Ryan's Answer #1
"Having been in automation in both manufacturing for many years and now software for the last three years, a common misconception among people is that automation can help improve any situation and that couldn't be further from the truth. The amount of time, effort and resources that goes into an automation process makes it ideal for repetitive tasks and tests that have multiple data sets. If a testing process calls for unique and one time process, it would make the most sense to run that process manually."
Ryan's Answer #2
"I"n my current position, most of the automation testing that I design is in program sanity testing. These automated tests work great because they run on similar systems following changes in code to ensure that no bugs remain in the system. If our group of engineers are working on unique, one off type projects, my automation processes are not utilized."
3.
We at: company: ensure that our new software programs are thoroughly tested, specifically through peer review, before implementation. How do you feel about having your work reviewed by co-workers?
The interviewer would like to learn more about your 'soft-skills' in addition to your development or technical expertise. This helps the interviewer understand how well you can work as a team and how well you can take constructive criticism. This will also help the interviewer understand your knowledge of the testing process, i.e. ensuring that you take the necessary steps to develop quality products and that you can give both positive and negative feedback to others.

Ryan's Answer
"As an experienced developer, I am accustomed to having my work reviewed. Early on in my career, I worked on a team with several senior level developers. Our process was to have our work reviewed weekly by the senior development team. It was a learning experience for me to have my work reviewed by my peers and it helped me become a better developer. This also helped me learn how a formal peer review process worked."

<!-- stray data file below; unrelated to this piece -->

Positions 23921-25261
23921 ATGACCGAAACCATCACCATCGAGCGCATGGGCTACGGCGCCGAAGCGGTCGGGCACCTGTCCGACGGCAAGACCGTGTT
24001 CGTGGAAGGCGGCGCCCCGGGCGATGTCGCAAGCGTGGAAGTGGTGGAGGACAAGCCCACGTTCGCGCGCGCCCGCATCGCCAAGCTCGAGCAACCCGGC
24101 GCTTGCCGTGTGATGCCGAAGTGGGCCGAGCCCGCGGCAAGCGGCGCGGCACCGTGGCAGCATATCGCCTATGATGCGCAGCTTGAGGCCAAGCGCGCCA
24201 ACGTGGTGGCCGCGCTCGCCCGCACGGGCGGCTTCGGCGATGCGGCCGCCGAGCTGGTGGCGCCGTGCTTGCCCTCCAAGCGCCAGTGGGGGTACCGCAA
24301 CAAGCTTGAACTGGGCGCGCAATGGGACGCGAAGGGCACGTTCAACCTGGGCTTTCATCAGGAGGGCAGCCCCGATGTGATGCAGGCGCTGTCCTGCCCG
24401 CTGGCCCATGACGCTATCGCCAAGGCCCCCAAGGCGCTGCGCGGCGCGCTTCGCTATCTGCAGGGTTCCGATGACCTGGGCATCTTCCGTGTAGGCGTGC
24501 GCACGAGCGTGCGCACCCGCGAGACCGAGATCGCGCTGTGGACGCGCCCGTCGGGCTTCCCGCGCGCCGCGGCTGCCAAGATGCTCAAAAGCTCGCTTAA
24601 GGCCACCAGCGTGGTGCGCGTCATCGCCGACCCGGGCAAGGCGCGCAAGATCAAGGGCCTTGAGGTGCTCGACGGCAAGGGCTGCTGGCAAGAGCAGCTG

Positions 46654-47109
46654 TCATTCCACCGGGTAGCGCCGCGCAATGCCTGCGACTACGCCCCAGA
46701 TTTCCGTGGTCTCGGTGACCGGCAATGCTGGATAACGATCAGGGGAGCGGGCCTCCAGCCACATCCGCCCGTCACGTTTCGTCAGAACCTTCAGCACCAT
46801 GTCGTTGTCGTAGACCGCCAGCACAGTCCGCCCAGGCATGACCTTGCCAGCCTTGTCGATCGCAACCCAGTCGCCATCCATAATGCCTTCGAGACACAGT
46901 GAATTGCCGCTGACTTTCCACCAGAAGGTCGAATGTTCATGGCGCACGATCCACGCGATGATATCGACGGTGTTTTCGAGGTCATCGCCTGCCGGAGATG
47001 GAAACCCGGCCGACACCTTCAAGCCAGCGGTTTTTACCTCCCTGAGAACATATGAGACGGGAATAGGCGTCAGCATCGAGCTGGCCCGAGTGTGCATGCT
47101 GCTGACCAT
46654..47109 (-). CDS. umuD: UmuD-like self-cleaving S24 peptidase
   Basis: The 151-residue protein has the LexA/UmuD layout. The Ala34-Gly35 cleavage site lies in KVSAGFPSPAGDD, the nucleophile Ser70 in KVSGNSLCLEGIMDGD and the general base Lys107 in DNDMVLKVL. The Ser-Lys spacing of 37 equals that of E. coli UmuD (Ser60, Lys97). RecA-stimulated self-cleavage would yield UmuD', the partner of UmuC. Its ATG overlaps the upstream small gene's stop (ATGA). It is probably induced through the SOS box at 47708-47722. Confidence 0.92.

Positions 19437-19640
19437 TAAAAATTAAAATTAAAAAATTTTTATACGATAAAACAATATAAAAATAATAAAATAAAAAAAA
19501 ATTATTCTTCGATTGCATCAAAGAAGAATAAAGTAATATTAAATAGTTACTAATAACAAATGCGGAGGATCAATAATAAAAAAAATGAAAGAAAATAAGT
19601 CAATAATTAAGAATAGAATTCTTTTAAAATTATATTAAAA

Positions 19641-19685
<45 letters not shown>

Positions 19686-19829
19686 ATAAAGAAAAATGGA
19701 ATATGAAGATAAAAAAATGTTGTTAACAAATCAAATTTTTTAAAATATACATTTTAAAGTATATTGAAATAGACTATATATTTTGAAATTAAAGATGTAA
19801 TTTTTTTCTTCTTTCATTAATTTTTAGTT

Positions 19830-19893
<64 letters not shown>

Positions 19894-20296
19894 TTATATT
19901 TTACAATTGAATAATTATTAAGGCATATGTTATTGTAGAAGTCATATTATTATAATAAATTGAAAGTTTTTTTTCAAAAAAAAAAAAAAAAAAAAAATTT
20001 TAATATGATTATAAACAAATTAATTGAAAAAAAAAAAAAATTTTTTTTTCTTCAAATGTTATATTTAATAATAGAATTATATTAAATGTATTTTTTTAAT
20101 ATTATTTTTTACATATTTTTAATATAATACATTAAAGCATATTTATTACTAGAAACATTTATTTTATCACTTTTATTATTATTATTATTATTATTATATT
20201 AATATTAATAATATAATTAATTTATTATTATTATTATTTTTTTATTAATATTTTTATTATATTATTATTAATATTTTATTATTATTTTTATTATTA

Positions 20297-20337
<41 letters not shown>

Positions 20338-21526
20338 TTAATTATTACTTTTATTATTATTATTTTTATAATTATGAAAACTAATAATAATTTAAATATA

4.
Do you have experience writing a custom exception in Java?
As a Java expert, you will hopefully have the ability to inform your interviewer that you do have experience in writing custom exceptions in Java. As a reputable software company, the engineers and architects with Absolute Software often need to demonstrate the ability to do just this. While talking about the experience that you do have, be sure to discuss your thought process in initially determining the need for writing a custom exception above and beyond the standard Java exceptions.

Ryan's Answer
"Yes, I certainly do have experience writing custom exceptions in Java in my time in the financial software industry. Because some of the business logic and workflow needed customization, I was tasked with extending the exception class and all subclasses in standard Java to create the custom exceptions needed."
5.
When do you consider a project to be finished?
When answering this question, be sure to understand what the employer is truly asking. They are looking to see where you think the project ends, whether that is when it's completed and all testing is done, or whether you think projects are ongoing and require constant work. It can be a trick question as many companies believe a project is never truly finished. Be sure to give an explanation with your answer to back up your belief.

Ryan's Answer #1
"In my mind, a project is never truly finished. Once it's rolled out, upgrades will have to be performed, quality checks will have to be completed, and the product will inevitably change based on customer needs, new technologies, and trends in the market. We have to take that all into consideration when working on a project and while maintaining the product that was completed as a result of the project."
Ryan's Answer #2

"I should disclose to you that I have a mark on my criminal record. I have a DUI from 1998. Since then I have maintained a clean record and I am willing to comply with any form of background check that you require."